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Meet The Art Con Artists: Greg Needel

greg work Art Con 9 is coming this weekend. In the run up to the big event on Saturday, the team is helping us introduce some of the participating Conspirators. Thanks to Martha Belden, for telling us more about today’s artist, Greg Needel.

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Greg Needel

Greg Needel is first and foremost a mechanical engineer. His art is really just a byproduct of his innovative design process. Greg builds things. He studies movement and light and mechanics, and then he builds machines that aid in creating art. And, in turn, what he builds becomes art. Since he was a child, Greg has been fascinated by robotics and art. Six years ago, he married the two into a profession, and now he inspires others to make… to engage in hands-on creation – mathematically, scientifically, artistically. Greg is the Director of the Innovation Gymnasium at SMU and is actively involved with Dallas Makerspace, “an all-volunteer 501(c)(3) organization made up of local artists, engineers, makers and thinkers who enjoy making things and learning new skills.”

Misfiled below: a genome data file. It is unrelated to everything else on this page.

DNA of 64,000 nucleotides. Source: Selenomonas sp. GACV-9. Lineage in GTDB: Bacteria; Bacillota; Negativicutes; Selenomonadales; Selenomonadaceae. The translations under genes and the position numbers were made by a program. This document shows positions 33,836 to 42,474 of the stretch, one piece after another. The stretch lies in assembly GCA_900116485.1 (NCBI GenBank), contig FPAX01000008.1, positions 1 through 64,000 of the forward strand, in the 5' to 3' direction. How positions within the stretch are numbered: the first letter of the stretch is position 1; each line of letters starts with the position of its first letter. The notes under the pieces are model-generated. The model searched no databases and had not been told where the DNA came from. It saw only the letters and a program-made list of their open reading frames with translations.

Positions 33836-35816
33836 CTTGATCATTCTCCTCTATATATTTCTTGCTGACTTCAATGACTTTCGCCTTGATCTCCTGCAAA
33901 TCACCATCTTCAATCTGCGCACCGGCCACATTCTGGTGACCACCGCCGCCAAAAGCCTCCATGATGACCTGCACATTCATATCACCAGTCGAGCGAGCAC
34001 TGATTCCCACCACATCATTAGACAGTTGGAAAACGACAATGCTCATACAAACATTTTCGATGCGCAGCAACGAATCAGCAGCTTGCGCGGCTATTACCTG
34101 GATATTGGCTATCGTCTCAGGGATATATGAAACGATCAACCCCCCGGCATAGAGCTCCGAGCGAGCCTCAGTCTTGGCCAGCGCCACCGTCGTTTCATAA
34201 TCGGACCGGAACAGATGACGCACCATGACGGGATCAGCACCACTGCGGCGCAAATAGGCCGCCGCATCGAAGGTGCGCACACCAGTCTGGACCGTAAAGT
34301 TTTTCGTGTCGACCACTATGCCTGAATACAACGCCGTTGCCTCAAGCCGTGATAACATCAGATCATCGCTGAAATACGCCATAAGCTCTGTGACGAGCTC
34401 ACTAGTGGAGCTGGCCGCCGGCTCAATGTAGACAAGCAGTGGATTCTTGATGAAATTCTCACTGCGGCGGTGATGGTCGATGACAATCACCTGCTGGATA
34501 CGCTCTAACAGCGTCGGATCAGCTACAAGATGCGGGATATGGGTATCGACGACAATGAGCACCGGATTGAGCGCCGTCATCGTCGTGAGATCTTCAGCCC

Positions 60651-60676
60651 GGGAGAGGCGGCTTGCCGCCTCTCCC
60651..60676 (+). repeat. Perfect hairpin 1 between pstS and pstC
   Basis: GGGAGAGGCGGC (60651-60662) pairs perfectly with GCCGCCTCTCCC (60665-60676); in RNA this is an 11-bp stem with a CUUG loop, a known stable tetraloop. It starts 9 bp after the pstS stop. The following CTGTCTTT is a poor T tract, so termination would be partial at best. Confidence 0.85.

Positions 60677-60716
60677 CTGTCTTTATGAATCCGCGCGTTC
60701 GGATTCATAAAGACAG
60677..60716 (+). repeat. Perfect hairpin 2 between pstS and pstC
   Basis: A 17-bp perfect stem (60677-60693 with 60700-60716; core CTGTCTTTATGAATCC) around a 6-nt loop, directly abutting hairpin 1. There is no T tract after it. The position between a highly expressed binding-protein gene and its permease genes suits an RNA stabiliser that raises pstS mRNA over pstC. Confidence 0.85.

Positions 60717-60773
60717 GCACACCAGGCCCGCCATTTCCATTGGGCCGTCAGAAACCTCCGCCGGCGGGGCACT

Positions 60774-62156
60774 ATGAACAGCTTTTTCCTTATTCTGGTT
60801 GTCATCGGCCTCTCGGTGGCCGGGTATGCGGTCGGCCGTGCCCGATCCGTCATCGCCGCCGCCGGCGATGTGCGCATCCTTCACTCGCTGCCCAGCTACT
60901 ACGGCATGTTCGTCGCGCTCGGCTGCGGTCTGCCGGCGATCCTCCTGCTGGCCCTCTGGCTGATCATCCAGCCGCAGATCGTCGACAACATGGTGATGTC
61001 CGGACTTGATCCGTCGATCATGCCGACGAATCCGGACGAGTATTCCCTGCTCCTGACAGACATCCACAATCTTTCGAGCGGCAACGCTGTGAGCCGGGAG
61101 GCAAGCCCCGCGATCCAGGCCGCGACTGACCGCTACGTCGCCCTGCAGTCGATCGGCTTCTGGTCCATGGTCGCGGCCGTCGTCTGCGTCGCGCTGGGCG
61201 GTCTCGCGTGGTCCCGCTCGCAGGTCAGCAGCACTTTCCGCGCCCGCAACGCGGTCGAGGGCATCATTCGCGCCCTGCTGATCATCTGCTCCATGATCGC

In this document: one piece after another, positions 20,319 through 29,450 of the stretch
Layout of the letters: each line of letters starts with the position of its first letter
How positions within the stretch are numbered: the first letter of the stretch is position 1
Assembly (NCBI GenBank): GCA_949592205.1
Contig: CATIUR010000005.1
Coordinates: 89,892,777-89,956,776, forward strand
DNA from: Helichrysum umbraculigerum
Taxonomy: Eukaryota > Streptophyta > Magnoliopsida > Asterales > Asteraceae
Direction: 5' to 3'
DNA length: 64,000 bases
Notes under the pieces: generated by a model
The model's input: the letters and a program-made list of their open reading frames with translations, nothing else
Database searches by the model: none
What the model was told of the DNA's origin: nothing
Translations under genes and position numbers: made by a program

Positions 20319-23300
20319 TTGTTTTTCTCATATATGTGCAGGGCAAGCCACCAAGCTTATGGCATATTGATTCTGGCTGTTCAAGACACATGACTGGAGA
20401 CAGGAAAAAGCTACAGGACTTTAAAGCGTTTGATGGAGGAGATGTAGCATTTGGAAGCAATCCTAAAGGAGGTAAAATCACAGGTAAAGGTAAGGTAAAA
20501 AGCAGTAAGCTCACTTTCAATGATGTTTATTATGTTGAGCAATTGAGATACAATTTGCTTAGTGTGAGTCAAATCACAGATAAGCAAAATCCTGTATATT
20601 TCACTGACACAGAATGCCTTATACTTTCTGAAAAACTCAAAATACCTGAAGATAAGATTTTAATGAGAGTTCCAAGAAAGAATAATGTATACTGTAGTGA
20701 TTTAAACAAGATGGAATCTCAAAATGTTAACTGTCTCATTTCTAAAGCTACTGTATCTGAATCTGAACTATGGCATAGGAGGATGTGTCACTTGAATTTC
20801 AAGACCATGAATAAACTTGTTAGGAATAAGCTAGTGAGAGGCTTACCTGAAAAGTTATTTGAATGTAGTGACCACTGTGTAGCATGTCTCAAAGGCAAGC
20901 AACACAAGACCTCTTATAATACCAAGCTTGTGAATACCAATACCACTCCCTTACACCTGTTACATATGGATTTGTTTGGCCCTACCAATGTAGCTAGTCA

Greg has, in a way, developed his own brand of art, inspired and influenced by sculptor David Roy and motion control artist and inventor Bruce Shapiro. He plays with gears, using them to generate kinetic art using motorized movement, light and layers of color. Greg likes to make people think when they experience his work. He wants us to ask why. To wonder how. He wants what he creates to fall outside of the realm of normalcy.

 Greg was first introduced to Art Con almost immediately upon his move to Dallas three years ago. He learned of the philanthropy through his colleagues at Dallas Makerspace, and last year he contributed his own piece for the first time. This year, he’s enjoyed once again working alongside other local artists to create a new piece titled ‘Mind in Motion,’ which makes use of non-traditional gears and layers of color and movement. In addition to enjoying the process of making, he’s anxious to see the finished products of his fellow artists’ hard work. For him, “the wonder of art is essentially the marriage of process and result.”